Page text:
Man of the Sea
Silt, the Innkeeper’s daughter, stole herself out of her father’s large low-roofed house and stepped lightly with bare feet down the oldest path,
first carved out by seafaring ancestors from the rocky beach below. It was slick with wind blown spray, and made smooth by the generations that had
lived on this island.
No one went down there at night during the high-tide that obliterated the crescent beach and hammered the cliffs. Down below, she could hear the crash
of nighttime waves as they thundered against the high cliff walls, while the moon’s half opened eye, as detached and remote as a god, watched her
descend to the sea and foam.
She left everything; the smell of stale beer, the stench of unwashed men mingled with smoke from moss stove and pipe, the fish stew and wild onions,
the sweet edge of brown bread and the burning fat of the lamps, the back handed blow when she did not move quickly enough, the broom, the buckets of
water and bales of dried moss and kelp, the heavy loads of filthy laundry and burning lye, the waste of the Inn that was hers to empty and wash into
the midden heap, the dead eyes of fishermen waiting for storms to pass, and the pinching, groping hands that had grown increasingly persistent as she
gained height and curve.
She fled the young men, who had begun arriving in the evenings to watch her bend and work, like foxes hunting a lamb, they watched, restless and
impatient, with cunning words that said she was sweetest honey and eyes that said they would spit her from their lips like the Silt she was. They
gathered gold to tempt her father, and it was only a matter of time before his debts were due; he would relent, and they would pounce.
As she struggled her way down, slipping and clinging, she remembered how she had met Him, the flitting form in the water where she worked, hauling in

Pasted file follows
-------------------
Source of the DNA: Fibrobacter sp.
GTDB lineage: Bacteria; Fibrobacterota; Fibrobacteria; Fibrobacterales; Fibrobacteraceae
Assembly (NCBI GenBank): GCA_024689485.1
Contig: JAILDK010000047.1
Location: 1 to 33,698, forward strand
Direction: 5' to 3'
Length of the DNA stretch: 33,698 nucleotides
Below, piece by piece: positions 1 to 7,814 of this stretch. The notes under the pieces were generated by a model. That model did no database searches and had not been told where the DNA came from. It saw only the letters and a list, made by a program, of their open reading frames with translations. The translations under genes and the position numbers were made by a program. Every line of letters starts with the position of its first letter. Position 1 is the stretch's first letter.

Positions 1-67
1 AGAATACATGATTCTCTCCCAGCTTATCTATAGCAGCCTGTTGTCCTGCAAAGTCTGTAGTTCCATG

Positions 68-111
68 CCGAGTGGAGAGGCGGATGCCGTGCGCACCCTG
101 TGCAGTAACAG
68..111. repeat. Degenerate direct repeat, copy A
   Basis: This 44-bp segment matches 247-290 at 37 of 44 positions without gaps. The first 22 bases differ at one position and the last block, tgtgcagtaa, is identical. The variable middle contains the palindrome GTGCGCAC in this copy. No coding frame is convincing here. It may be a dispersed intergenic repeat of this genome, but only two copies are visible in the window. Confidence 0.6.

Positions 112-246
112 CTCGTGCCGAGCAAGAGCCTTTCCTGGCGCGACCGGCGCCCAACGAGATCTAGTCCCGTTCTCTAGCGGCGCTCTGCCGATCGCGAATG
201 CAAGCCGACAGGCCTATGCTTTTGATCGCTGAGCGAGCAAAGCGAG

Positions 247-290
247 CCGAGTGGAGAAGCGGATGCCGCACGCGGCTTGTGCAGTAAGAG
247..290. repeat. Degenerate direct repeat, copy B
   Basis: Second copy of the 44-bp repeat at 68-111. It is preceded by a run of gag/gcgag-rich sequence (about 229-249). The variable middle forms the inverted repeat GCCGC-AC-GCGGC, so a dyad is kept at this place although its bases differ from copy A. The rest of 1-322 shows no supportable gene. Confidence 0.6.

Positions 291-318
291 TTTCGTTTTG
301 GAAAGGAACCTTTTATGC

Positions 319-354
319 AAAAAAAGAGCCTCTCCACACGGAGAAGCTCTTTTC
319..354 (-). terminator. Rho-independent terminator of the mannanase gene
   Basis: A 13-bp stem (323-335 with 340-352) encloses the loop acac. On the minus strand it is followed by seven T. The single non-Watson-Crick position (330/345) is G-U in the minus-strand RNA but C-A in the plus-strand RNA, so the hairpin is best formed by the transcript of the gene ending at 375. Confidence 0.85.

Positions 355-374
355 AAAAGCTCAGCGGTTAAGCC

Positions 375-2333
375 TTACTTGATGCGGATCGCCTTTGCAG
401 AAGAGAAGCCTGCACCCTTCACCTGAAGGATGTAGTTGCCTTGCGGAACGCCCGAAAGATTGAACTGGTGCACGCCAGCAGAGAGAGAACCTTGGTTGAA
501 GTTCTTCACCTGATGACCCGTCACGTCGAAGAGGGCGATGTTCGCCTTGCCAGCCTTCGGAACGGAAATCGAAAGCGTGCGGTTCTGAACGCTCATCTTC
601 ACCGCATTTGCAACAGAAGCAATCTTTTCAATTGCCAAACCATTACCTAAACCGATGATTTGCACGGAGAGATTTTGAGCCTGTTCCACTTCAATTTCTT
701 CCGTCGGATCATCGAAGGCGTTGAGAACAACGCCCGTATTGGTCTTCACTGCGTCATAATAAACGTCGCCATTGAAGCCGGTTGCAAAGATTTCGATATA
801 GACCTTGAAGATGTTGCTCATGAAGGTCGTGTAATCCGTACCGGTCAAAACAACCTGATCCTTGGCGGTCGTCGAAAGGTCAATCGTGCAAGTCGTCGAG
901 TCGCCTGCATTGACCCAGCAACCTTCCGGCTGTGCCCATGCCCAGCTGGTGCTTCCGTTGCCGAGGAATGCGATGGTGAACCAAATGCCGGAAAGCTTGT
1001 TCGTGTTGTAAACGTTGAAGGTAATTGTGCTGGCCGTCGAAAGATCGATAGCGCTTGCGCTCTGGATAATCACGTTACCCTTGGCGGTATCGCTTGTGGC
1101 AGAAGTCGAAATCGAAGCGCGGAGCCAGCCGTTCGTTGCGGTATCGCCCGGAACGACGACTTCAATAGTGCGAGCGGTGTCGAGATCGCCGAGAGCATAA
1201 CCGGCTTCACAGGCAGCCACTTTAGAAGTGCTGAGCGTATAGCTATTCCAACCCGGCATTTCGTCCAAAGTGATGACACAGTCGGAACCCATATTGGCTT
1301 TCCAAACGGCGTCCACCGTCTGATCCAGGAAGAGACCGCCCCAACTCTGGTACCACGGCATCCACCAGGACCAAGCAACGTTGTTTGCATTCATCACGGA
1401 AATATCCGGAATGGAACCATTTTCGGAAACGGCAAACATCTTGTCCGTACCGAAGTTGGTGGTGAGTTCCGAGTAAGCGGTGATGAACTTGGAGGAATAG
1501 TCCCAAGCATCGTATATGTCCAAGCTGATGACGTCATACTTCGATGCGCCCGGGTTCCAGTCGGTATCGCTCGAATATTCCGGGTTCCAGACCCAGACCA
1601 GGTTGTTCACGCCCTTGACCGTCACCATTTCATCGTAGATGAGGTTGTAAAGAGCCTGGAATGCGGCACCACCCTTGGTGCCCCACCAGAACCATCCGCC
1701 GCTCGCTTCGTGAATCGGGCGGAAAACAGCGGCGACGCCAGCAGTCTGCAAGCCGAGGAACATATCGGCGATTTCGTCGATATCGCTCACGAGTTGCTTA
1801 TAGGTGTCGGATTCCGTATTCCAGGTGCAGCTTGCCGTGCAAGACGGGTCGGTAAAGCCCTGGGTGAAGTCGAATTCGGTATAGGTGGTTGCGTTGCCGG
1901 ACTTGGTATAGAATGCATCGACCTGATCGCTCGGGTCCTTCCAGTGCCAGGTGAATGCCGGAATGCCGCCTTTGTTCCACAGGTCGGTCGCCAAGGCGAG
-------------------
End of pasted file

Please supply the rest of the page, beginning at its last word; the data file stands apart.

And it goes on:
a trap full of crabs. She saw his curious face watching her under the waves, and before she could run in terror, she felt his mind speak to hers,
sending her the serenity of whales and the playfulness of seals.
She had frozen, and he had risen from the waters to show his face, then he flipped like a dolphin, spinning and rippling into the water and she
watched in astonishment until his pale form disappeared into the dark sea. She had wished to follow him even then. That was the beginning.
He came to the same place each time, letting her see him. They spoke a language that was heart-filled and she opened the oyster shell she’d wrapped
herself in, and showed him the pearl born of her pain.
She found herself smiling more, singing as she worked, and finding or making him small gifts from the land, tempting him to reach out to her and take
them with his odd hands; a white flower, a bracelet made of spring grasses, a bit of driftwood she’d carved into a fish. And he kept coming back, a
tease, a splash, a fin and ripple, until she told him of the young men and what gold could buy, and he had grown serious, and angry, and sent her a
In her hands she held nothing but hope. She wore her torn homespun shift that she had pounded into softness over several years washing, that now
showed the middle of her calves. Wind from the surf and from the incoming storm pushed against the cloth, whipping it around her knees in a tangle as